- August 27, 1891, Dallas Daily Times Herald, p. 7, col. 4-5.
- o o o -

Suits Filed.

     Sophia May Jane vs. J. P. Jane; divorce.

- August 28, 1891, Dallas Daily Times Herald, p. 8, col. 2.
- o o o -

Suits Filed.

     Eugenia Davis sues her husband, James Davis for a divorce on the grounds that he is in the penitentiary and states that she does not desire to remain the wife of a felon.

- August 29, 1891, Dallas Daily Times Herald, p. 1, col. 4.
- o o o -

Suits Filed.

     Lula Thomas sues her husband, Stephen Thomas, for a divorce.
Henry C. Shelby sues his wife, Mary Shelby, for a divorce.

- September 29, 1891, Dallas Daily Times Herald, p. 7, col. 2.
- o o o -

A CEDAR HILL SENSATION.
_______

AFFIDAVIT MADE AGAINST A
HUSBAND

_______

For Alleged Slander, by a Re-
ative of His Wife.

______

The Facts in the Case as Out-
lined By the Affidavit
Filed To-Day.

     The TIMES-HERALD, a few days since, stated that Cedar Hill was all torn up over a small sized sensation, which had come to the surface, and that wild talk was being indulged in by the partisans of the hero and heroine to the domestic drama. There was blood on the moon, it was stated, and several of the belligerents were indulging in threats and asking permission to carry pistols for self-protection and perhaps puncture the hides of their enemies with leaden missiles.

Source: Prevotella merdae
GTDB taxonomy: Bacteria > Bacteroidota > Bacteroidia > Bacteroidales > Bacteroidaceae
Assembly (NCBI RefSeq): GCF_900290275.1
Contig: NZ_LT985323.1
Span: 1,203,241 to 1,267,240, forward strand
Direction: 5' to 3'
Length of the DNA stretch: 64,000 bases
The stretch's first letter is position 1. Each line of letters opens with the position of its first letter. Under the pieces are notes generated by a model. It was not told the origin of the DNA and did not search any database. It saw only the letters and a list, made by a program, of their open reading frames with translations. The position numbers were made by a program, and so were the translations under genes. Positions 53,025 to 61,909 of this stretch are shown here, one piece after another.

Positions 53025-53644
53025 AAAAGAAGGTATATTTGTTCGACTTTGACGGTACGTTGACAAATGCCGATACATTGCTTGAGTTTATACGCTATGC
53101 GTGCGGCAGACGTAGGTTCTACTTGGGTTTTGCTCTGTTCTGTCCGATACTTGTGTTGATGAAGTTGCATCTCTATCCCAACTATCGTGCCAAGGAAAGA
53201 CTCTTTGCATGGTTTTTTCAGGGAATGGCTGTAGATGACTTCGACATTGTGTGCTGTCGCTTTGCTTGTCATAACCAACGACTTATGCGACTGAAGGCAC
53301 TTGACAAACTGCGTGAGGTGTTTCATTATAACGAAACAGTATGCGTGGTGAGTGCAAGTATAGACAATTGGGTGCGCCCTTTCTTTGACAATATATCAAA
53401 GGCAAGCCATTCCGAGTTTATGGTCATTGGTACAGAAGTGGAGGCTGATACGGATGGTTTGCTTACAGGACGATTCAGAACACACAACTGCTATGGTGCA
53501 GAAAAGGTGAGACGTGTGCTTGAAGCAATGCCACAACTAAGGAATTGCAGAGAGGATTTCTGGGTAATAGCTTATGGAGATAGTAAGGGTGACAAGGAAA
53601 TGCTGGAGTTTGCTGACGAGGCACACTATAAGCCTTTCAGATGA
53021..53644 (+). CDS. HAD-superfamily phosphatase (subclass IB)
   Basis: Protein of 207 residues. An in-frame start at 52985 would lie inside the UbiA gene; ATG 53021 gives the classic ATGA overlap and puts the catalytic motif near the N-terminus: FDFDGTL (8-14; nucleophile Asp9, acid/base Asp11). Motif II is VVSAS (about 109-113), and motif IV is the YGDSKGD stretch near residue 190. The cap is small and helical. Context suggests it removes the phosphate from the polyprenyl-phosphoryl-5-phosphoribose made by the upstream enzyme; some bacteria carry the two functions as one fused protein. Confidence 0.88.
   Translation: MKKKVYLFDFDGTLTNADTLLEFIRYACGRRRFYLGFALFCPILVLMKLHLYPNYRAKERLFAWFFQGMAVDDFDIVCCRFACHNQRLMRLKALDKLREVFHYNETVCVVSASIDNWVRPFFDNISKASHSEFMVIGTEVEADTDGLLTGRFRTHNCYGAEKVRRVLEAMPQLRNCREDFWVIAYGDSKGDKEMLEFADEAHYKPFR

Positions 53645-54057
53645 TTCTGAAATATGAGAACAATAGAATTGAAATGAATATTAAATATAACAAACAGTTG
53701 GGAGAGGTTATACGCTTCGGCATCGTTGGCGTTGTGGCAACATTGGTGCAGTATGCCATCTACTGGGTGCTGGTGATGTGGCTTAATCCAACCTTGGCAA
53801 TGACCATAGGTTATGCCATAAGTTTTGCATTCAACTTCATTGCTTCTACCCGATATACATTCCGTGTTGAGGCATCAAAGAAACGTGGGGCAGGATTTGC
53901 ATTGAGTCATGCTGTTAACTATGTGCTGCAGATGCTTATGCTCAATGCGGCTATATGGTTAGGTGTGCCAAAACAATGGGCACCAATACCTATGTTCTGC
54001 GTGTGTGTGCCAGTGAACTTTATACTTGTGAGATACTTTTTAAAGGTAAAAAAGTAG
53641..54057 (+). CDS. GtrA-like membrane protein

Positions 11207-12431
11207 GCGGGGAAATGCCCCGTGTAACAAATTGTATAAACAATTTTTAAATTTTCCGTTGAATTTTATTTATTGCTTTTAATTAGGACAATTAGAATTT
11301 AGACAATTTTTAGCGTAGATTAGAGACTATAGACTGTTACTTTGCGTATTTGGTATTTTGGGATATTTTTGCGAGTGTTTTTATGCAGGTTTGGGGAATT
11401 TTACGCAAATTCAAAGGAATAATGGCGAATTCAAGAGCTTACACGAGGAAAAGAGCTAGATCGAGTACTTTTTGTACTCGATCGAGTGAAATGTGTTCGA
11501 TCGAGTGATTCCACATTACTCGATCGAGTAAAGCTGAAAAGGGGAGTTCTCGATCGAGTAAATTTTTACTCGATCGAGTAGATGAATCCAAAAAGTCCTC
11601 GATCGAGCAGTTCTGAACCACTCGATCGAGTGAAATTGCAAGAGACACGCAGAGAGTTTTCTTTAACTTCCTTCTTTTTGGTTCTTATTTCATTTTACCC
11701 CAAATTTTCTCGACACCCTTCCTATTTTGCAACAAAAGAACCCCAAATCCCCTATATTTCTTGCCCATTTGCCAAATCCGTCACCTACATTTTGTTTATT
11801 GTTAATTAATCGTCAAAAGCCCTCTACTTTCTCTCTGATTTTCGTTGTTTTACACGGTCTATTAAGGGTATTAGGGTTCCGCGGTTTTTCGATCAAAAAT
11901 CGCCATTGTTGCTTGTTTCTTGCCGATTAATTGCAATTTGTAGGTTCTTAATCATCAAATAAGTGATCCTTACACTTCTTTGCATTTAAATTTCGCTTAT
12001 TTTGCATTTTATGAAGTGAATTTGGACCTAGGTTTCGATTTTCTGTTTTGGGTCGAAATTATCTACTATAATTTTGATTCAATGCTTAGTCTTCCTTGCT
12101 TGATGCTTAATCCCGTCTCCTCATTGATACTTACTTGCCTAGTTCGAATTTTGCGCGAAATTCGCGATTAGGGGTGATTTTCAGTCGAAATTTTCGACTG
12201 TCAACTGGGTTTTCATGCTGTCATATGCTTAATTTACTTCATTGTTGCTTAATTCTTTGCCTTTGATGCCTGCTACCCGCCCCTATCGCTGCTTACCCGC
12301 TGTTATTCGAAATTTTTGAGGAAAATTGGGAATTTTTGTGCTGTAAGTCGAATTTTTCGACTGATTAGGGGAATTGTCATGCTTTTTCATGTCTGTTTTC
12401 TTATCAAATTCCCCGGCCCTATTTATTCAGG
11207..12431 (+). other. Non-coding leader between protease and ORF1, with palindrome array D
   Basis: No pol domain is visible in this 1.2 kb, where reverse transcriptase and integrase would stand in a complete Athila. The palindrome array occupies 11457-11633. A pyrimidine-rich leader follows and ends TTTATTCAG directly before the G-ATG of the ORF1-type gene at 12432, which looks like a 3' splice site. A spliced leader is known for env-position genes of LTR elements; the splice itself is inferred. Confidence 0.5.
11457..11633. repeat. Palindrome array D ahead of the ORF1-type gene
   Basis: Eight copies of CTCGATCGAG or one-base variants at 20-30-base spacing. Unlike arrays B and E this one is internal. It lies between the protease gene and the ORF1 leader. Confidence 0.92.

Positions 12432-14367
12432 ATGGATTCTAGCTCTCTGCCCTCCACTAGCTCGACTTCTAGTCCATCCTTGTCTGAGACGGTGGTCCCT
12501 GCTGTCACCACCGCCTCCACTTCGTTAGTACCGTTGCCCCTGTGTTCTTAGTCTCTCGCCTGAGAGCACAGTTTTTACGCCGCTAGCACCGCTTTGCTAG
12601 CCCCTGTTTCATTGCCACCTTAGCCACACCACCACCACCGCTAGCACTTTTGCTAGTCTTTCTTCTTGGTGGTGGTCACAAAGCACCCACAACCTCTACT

The item became sufficiently ripe this morning to pluck, and a T
IMES-HERALD scribe knocked it from the bush.
     W. W. Harrington, a knight of St. Crispin, resides at Cedar Hill. He mends soles and is a star artist, it is said, at his business. On the 9th of August last, the jolly shoemaker married a buxom widow, who had previously won his heart and forty-year-old affections. The middle-aged couple went to housekeeping, but ere the sweets of the honeymoon had been sipped, the angle of discord entered the household and drove out the angel of love. On September 16, a little more than a month after the marriage vows had been spoken, Mr. and Mrs. Harrington separated. The husband, it is alleged, said he sent her home to her people; the wife denied the soft impeachment and stated that the inordinate jealousy and cruel suspicions of her husband compelled her to seek a refuge with her friends.